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/tech/ - Technology

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/caco/ - Azarath Metrion Zinthos

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 No.1040711

http://archive.is/uYGeS

>Turning a hard drive into a listening device doesn’t have anything to do with its data storage capabilities. Instead, the team leveraged the sensors that help control the position of the read head above the platters.

>Any vibration can alter the position of a hard drive, so a modern hard drive is sensitive enough to pick up even minute disturbances in the platter. Yes, even human speech shows up in the PES data.

Long story short, the signal needs to be loud and the attacker needs physical access, but HDDs can be turned into microphones now.

 No.1040722

it can also be used like a tiny record player to play it back


 No.1040726

>In a proof of concept experiment, the team installed modified firmware on the drives that could record the PES measurements. Using that data, the researchers created high-quality recordings of human voices. In another test, the PES data was sufficient to reconstruct music playing near the hard drive. It was so accurate that the music ID app Shazam was able to identify the song.

interesting, what hard drives have firmware open enough to allow modification and loading back onto the hard drive?

If this PES shit is that accurate to external noise it could also be used as an entropy source.

this requires further research


 No.1040728

>>1040726

That's the thing; most of the firmware is already closed source, so we can't even know if this isn't the case.


 No.1040729

>http://archive.is/uYGeS

https://www.extremetech.com/electronics/287324-researchers-turn-hard-drives-into-covert-listening-devices

>media jews using other media jews as sources

https://archive.fo/kJvpk

https://www.theregister.co.uk/2019/03/07/hard_drive_eavesdropping/

> their paper, obtained by The Register ahead of its formal publication, stated.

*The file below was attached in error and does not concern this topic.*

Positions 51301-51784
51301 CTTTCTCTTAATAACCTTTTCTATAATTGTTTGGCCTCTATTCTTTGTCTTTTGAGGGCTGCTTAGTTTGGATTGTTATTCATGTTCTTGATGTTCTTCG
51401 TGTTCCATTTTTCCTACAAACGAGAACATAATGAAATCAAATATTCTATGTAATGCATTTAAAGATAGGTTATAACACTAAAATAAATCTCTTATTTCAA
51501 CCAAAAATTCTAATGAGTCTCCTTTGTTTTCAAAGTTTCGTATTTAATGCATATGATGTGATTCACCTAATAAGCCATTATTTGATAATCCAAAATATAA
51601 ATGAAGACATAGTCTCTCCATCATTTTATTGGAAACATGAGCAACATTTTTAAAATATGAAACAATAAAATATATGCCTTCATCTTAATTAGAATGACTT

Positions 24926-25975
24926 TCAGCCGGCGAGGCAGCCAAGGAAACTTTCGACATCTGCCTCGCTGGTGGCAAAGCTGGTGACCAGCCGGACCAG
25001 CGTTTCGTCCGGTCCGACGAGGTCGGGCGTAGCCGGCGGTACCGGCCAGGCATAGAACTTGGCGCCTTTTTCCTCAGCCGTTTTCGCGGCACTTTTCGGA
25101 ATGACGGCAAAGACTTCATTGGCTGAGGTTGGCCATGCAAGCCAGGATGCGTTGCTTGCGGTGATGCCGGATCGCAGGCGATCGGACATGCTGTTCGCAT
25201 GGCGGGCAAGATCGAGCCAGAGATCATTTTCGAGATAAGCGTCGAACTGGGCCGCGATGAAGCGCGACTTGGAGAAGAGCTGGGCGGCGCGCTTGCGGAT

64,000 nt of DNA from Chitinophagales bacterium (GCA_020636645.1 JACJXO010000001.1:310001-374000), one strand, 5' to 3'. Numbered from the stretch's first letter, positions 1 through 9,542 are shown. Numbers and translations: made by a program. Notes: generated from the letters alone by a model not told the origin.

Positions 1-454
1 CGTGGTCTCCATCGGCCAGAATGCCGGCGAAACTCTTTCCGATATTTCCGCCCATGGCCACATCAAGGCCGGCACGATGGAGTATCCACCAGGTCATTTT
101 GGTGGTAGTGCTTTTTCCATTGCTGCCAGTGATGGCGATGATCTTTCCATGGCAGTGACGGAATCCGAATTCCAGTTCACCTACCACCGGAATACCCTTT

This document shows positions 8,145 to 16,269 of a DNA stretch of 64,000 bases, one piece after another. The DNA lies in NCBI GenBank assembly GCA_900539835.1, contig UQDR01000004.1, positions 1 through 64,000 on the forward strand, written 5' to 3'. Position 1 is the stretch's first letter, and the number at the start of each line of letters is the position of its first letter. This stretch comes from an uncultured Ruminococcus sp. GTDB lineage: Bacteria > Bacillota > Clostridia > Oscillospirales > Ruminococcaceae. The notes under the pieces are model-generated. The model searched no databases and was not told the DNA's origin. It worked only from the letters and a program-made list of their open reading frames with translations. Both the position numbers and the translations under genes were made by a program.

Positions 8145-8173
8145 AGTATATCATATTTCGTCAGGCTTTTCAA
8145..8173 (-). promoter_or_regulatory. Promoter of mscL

< just believe us goy but we're not giving you the research

>Addendum: If you're suffering deja-vu, the paper cites Alfredo Ortega's earlier work (https://www.youtube.com/watch?v=poktHJzvDX0) on using hard disks as microphones, although its authors claim they use a different technique to measure the effects of sound, and require a lower volume compared to other approaches.


 No.1040733

>>1040728

>theregister

>To prevent HDDs from being turned into microphones, the trio suggest hard drive makers sign firmware cryptographically and use TLS when distributing updates to prevent MITM attacks.

great, thanks china jews; instead of telling me which hard drives support open source firmware lock it down further and require botnet to verify a crypto signature like ME botnet


 No.1040751

>>1040728

>>1040733

Download the firmware and use ghidra to reverse it.

Problem solved.


 No.1040752

>>1040711

Does it say anything about the frequency range that can be picked up?


 No.1040775

>>1040752

from the register article

>But... if they were to, the PES sampling rate (34.56 kHz) allows the capture of audio signals up to 17.28 kHz, which covers almost all of human hearing (20 Hz–20 kHz) and is significantly better than the sampling rate of the telephone system (8 kHz). Since the PES data amounts to air pressure readings, the researchers simply turned the series of PES measurements into linear pulse-code modulation values and then converted these samples into sound via digital signal processing algorithms.


 No.1040829

>>1040775

>17.28 kHz

That's interesting.

I wonder how prevalent HDD's are though today. Most new consumer tech, at least for the past 5 years, have been using solid-state for storage. And besides, nearly everyone carries some form of cellular phone with them, and nearly every laptop has a microphone built-in.


 No.1040832

>>1040829

SSDs still can't compete for the price-point of larger HDDs. Especially with software bloat and HD movies being a thing, most people I know have a PC with both: an SSD with a size 256 or 512GB that has the OS and programs that work better with rapid access, while the HDD (sometimes multiple) in the 2-4TB range stores most of the media and program data.

You're right about the laptops and phones, though. I built my PC myself so I know damn well there isn't a microphone in there, but it does have an HDD. Good thing I don't have a habit of talking to myself.


 No.1040846

I could swear I heard of this a few years ago?


 No.1041226

>>1040846

I could swear punctuation has rules?


 No.1052638

That's a lot of fan noise to sort through.


 No.1052657

>>1040711

This is why you should keep your HDDs in a NAS in your basement.


 No.1057620

Go back to your reddit safe space hugbox.




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